South African retailer Woolworths – which specialises in upmarket clothes and food – has pioneered a new, cost-effective farming method to improve the quality of its fresh produce while protecting the environment.
The initiative, known as Farming for the future, “is a significant paradigm shift and a giant leap forward on how we farm fresh produce in South Africa”, Woolworths CEO Simon Susman said at the launch in Johannesburg on 3 November 2009.
“In my view, Farming for the future will help to secure the sustainability of South Africa’s soils, water resources and productive capacity in the long term.”
Good news for consumers
Several years ago Woolworths realised that the conventional farming methods used by its suppliers were unsustainable as they were “depleting the soil’s capacity to produce quality fruit and vegetables as its carbon and biodiversity content shrunk,” said Susman.
To rectify this, the retailer called in its agricultural experts to work hand-in-hand with suppliers and, over three years, an alternative production method was developed. Initial trials showed that as yields and quality became more consistent, less water and fewer inputs were needed.
Farming for the future techniques are now being implemented at all Woolworths supplier farms around the country, with 50% of the chain’s fresh produce already being grown this way. The method, Susman explains, is “somewhere between organic farming and current, conventional farming practices”.
The retailer wants all its locally grown fruit and vegetables to be farmed organically, or through the Farming for the future approach by 2012. This is a significant undertaking as it accounts for more than 90% of its fresh produce.
The good news for consumers is that the new method costs no more than conventional farming, so prices won’t be affected. Farming for the future fresh produce will be packaged with a special logo and will be available in Woolworths stores later in November.
Focusing on soil health
Farming for the future concentrates on composting and increasing soil’s humus content, enabling it to absorb more carbon dioxide. “It re-establishes the soil as one of the key carbon sinks, so we’re taking carbon dioxide out of the air and putting it back in the soil,” Susman said.
“We found that most of our fruit and vegetables were grown in soil that was increasingly depleted of minerals and nutrients,” said Susman. “Conventional farming methods extract minerals and nutrients from the soil, so over time, more and more fertilisers are needed.”
With more use of organic fertilisers, farmers will be less reliant on chemical products that deplete the soil. The health of farmworkers will also improve as there will be less exposure to harmful pesticides and herbicides.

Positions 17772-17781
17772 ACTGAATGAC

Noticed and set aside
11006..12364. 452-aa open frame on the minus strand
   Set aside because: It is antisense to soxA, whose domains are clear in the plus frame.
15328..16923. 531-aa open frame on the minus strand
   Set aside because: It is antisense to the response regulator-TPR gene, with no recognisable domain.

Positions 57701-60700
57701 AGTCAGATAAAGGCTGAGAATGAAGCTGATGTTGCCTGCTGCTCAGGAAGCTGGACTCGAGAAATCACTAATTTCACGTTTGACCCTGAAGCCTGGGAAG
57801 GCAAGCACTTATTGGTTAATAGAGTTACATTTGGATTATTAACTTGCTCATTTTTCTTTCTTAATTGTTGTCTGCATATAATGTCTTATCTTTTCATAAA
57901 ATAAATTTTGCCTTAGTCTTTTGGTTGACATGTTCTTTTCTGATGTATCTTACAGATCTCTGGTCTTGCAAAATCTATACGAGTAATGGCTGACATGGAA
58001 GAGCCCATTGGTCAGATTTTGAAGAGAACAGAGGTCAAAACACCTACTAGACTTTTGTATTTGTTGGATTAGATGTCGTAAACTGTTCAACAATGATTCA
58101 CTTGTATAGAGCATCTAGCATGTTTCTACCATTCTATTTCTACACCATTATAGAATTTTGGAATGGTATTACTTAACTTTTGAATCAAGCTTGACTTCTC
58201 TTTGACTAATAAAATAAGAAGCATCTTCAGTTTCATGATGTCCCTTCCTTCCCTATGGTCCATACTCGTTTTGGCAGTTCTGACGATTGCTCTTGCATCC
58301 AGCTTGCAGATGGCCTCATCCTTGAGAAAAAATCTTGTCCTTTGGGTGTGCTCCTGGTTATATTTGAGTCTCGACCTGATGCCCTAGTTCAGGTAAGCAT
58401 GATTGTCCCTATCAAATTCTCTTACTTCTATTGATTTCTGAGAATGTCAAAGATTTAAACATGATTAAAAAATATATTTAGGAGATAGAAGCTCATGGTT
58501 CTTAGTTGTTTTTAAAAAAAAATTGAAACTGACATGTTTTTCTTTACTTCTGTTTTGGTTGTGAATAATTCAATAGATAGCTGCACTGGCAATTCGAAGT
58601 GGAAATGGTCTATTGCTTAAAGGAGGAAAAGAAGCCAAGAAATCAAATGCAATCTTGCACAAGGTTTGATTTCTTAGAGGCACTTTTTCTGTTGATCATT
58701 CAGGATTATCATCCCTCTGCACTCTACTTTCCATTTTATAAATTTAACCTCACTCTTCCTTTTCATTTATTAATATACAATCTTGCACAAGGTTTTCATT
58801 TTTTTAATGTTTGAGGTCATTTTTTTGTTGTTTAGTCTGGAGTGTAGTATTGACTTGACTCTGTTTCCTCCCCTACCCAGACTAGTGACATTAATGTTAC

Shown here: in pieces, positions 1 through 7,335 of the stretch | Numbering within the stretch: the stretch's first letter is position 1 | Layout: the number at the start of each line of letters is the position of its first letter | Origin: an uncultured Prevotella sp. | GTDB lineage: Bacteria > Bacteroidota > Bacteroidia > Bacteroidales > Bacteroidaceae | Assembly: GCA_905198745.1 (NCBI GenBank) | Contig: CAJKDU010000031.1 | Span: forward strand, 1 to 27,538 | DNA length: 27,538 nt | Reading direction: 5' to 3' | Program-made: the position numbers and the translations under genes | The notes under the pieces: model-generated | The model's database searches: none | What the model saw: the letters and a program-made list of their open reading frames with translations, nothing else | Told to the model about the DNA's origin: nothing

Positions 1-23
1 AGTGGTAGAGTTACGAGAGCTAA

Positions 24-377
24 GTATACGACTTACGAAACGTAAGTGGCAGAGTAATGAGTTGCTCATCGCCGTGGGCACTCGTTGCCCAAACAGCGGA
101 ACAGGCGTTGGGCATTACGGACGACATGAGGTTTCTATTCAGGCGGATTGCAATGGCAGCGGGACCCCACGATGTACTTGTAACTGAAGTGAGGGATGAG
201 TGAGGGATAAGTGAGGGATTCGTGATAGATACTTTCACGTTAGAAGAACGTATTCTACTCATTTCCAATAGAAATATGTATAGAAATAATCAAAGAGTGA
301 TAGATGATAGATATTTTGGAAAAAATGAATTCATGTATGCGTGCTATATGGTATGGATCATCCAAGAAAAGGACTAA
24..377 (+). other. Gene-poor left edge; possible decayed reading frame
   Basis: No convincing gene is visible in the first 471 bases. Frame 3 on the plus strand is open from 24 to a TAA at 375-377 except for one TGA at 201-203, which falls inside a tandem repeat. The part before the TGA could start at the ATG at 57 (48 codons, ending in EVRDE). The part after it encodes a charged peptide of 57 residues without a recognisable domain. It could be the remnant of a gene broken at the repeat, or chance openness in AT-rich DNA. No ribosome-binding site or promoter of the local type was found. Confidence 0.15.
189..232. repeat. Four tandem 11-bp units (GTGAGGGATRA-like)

Healthy soil requires fewer chemical interventions, so chemical run-off into water systems will be reduced, helping maintain water quality, said Susman. Good soil also retains more water, so crops will need less irrigation.
Flip Nel is a farmer from Limpopo province with 26 years of experience. He converted to Farming for the future methods after being impressed with them in a trial and now supplies Woolworths with a range of fresh produce, including baby cucumbers and tomatoes.
Six years ago Nel realised that the soil on his farm was losing quality. He said he had to find an alternative production method as “we couldn’t get the same yields and returns on our inputs”.
Conventional practices, cultivation, fertilisation and chemical pest control worked against nature, said Nel, but “Farming for the future is an attempt to turn that around”.
The farmer has also noticed that his land’s biodiversity has improved since switching methods.
In addition to helping its main suppliers adopt Farming for the future techniques, Woolworths is working with upcoming, small-scale farmers in Limpopo and KwaZulu-Natal so they can become suppliers as well.
“They [small-scale farmers] are really improving the quality of their produce faster than we imagined … it may not be long before they supply the bigger markets,” said the chain’s soil scientist Kobus Pienaar.
“But we also want them to be able to supply their communities and so far they have been successful in that.”
Farming for the future could change the nature of production across South Africa and others are welcome to adopt it, said Woolworths head of food Julian Novak.
The initiative is also supported by the South African arm of the World Wide Fund for Nature (WWF). Mark Botha, head of Living Lands at WWF, said in a statement: “Maintaining ecosystem integrity is a major challenge facing South African farmers. This includes issues of soil health, over-allocated and degraded water resources and biodiversity destruction.”
“As key players in the food value chain, retailers and their suppliers can make a meaningful contribution to accelerating the adoption of better management practices in agriculture. We commend Woolworths for taking the lead in driving positive change in this competitive sector,” he added.